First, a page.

Deciding how many histidine residues to use is a bit easier. The more histidine residues that are present, the more tightly the protein will bind to the metal ion substrate. If your protein of interest is expressed at a very low level, try a longer histidine tag to increase capture. Longer histidine tags are also recommended if you need a very pure sample. Because binding strength is proportional to the length of the tag, with longer tags you can use more stringent wash conditions and remove more contaminants without losing your protein of interest. But that doesn’t mean longer is always better - the longer the tag, the bigger it is, and the greater the risk that it will interfere with protein function.
Additional Benefits of HIS tags
In addition to providing a way to purify a protein of interest, polyhisitidine tags can also be used as a target for antibody based assays. Antibodies are useful tools for studying proteins and are used for a variety of assays in the lab (for a refresher see Antibodies 101: Introduction to Antibodies.) Unfortunately, for some proteins there just aren’t any good antibodies available. In these cases, having a tagged version of the protein is hugely beneficial to scientists. If their protein of interest is fused to polyhistidine, then they can use an anti-HIS antibody, like this one developed by Dr. James Trimmer’s lab, to perform assays that they otherwise would not be able to do.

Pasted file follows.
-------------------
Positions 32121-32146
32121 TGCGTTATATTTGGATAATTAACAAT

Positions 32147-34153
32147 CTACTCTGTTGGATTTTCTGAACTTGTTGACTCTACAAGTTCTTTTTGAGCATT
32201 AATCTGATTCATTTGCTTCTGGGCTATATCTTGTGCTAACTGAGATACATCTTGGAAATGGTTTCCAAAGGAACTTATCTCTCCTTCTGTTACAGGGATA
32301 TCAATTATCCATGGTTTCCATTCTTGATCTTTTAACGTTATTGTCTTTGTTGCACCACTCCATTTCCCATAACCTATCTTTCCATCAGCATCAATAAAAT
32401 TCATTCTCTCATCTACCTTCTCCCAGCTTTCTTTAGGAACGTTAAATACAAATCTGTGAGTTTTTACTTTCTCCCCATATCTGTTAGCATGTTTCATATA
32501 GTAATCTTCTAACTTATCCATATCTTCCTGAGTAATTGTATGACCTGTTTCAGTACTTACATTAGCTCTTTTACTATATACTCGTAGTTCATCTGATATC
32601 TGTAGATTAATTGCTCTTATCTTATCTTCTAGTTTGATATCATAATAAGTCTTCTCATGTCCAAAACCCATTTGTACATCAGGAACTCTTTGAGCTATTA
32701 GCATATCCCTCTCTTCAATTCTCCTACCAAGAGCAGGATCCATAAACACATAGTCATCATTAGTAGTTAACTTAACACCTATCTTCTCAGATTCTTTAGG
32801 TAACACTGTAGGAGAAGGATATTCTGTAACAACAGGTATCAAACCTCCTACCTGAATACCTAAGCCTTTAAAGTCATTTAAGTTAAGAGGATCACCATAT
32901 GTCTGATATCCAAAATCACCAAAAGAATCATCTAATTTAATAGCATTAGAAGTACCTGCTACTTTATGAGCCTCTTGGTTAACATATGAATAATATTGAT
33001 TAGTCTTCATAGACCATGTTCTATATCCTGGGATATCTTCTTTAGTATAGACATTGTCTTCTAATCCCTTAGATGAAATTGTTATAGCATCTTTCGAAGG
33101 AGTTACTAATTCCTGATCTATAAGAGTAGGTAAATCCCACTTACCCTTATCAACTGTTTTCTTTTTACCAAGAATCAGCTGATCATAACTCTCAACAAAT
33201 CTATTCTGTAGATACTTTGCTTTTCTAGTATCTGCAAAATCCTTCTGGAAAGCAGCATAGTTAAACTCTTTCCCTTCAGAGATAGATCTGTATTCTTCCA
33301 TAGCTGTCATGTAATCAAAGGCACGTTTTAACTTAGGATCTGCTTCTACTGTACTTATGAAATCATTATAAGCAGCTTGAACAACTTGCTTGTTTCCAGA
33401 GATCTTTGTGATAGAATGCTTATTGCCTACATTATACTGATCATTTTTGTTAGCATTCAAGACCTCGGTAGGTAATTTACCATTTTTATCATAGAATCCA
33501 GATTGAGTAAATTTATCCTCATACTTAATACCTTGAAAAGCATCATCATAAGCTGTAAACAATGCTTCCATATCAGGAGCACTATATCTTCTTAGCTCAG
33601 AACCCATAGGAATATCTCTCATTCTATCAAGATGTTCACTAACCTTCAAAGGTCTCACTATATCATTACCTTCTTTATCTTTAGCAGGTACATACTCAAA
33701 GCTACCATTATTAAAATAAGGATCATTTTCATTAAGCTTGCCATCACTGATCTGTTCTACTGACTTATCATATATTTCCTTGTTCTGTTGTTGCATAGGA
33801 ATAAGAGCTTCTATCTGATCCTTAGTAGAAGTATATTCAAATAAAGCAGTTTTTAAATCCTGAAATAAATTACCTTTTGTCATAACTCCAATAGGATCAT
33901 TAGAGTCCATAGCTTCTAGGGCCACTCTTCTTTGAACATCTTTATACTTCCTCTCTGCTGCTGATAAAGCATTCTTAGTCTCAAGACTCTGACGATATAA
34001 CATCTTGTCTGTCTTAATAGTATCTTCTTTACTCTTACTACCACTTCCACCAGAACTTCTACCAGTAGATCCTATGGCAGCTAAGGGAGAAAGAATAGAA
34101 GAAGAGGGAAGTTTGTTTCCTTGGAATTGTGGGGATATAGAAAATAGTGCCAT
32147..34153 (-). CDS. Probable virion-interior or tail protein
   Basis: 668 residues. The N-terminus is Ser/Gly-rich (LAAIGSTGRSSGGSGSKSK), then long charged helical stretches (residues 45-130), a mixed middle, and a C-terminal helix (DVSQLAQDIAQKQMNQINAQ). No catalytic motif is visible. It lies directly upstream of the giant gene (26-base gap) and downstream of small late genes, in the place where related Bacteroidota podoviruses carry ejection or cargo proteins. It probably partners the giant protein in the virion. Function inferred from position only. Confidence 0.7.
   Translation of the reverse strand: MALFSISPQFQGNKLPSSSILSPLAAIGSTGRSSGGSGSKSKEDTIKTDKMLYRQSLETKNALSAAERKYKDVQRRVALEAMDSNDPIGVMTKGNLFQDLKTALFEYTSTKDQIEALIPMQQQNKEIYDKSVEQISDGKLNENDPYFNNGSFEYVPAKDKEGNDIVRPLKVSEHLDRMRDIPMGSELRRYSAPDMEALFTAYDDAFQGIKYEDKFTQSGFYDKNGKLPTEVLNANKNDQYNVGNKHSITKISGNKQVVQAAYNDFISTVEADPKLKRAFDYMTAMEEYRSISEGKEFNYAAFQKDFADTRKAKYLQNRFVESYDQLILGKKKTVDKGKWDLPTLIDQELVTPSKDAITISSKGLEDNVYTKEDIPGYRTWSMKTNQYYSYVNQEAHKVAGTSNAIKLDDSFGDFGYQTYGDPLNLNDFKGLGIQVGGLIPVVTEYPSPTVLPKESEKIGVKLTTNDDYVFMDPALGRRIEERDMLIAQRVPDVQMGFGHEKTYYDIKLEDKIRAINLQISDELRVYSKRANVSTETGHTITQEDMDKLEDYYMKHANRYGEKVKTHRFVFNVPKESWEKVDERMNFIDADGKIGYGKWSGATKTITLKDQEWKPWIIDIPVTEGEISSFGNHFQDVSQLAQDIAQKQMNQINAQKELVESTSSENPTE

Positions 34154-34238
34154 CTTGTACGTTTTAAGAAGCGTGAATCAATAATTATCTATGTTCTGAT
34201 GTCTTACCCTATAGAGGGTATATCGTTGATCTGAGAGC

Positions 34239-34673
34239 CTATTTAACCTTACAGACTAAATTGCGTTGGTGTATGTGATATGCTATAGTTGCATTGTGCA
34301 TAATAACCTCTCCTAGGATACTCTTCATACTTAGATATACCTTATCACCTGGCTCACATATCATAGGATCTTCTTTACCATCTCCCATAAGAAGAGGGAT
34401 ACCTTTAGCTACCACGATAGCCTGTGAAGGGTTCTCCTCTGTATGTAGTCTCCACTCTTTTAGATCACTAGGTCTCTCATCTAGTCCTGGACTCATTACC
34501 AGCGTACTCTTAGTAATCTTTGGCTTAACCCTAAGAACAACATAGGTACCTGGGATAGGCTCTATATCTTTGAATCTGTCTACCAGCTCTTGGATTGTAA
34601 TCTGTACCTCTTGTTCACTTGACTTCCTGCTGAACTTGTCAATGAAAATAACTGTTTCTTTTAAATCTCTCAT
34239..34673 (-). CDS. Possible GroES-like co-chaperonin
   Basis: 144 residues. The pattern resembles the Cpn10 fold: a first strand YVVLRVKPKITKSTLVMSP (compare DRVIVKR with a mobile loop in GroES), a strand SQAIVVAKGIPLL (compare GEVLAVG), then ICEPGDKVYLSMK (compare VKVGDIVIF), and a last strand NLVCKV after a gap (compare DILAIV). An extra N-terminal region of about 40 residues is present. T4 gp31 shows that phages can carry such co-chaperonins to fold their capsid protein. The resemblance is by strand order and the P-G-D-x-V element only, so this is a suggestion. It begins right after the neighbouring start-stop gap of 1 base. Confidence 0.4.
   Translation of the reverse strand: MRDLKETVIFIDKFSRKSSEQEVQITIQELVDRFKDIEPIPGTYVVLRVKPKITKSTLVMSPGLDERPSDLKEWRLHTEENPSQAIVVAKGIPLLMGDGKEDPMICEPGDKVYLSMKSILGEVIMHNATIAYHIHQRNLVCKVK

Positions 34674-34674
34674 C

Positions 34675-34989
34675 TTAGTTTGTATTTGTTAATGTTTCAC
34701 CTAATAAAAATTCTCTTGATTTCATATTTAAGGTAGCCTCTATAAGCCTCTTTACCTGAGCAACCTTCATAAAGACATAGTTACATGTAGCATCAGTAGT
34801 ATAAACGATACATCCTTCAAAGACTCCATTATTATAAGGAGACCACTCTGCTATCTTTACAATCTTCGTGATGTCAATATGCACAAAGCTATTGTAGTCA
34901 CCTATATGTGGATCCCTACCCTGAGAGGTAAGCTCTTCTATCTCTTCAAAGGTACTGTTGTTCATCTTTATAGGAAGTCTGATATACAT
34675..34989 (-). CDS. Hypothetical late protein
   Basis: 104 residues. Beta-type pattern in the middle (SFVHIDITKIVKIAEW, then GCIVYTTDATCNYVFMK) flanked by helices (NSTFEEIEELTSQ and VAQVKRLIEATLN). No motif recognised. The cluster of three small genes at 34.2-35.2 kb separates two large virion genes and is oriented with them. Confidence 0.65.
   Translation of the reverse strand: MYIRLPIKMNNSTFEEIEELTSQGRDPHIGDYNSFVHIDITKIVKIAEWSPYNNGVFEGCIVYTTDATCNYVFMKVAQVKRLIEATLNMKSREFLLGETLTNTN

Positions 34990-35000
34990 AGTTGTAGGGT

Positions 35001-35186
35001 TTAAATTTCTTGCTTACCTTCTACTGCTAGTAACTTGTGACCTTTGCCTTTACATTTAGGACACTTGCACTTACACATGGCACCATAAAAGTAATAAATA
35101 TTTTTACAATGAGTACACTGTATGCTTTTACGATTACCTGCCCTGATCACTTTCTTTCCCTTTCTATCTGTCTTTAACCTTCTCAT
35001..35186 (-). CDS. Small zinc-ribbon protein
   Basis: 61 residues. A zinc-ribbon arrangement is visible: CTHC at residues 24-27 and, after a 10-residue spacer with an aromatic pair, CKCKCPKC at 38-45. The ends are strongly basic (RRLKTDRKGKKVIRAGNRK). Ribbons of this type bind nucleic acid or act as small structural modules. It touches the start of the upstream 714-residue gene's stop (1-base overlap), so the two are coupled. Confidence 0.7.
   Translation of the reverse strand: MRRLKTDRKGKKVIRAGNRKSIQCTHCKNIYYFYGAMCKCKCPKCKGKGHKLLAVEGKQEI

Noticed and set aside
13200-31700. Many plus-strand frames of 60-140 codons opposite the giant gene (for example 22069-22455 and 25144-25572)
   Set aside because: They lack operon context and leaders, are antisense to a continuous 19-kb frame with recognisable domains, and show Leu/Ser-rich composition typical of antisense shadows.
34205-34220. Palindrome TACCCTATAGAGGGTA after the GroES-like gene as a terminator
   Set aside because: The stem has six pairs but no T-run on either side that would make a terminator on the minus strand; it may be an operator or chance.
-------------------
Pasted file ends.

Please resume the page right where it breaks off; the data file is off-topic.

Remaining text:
We hope that this blog has answered all of your questions about polyhistidine tags. For more antibody-related information, sign up to receive alerts for antibody posts from our blog!
Resources and References
Resources on addgene.org
Ready-to-use antibodies from Addgene
More Resources on the Addgene blog
Antibodies 101: Introduction to Antibodies
Hochuli E, Bannwarth W, Döbeli H, Gentz R and Stüber D. Genetic Approach to Facilitate Purification of Recombinant Proteins with a Novel Metal Chelate Adsorbent. Bio/Technology. 1988; 6: 1321–1325.
Janknecht R, de Martynoff G, Lou J, Hipskind RA, Nordheim A, Stunnenberg HG. Rapid and efficient purification of native histidine-tagged protein expressed by recombinant vaccinia virus. Proc Natl Acad Sci U S A. 1991;88(20):8972-6.
Moks T, Abrahrnsen L, Oesterlof B, Josephson S, Oestling M, Enfors SO, Persson I, Nilsson B and Uhlen M. Large-scale affinity purification of human insulin-like growth factor I from culture medium of E.coli. Bio/Technology. 1987, 5:379-382.
Bornhorst JA and Falke JJ. Purification of Proteins Using Polyhistidine Affinity Tags. Methods Enzymol. 2000; 326: 245–254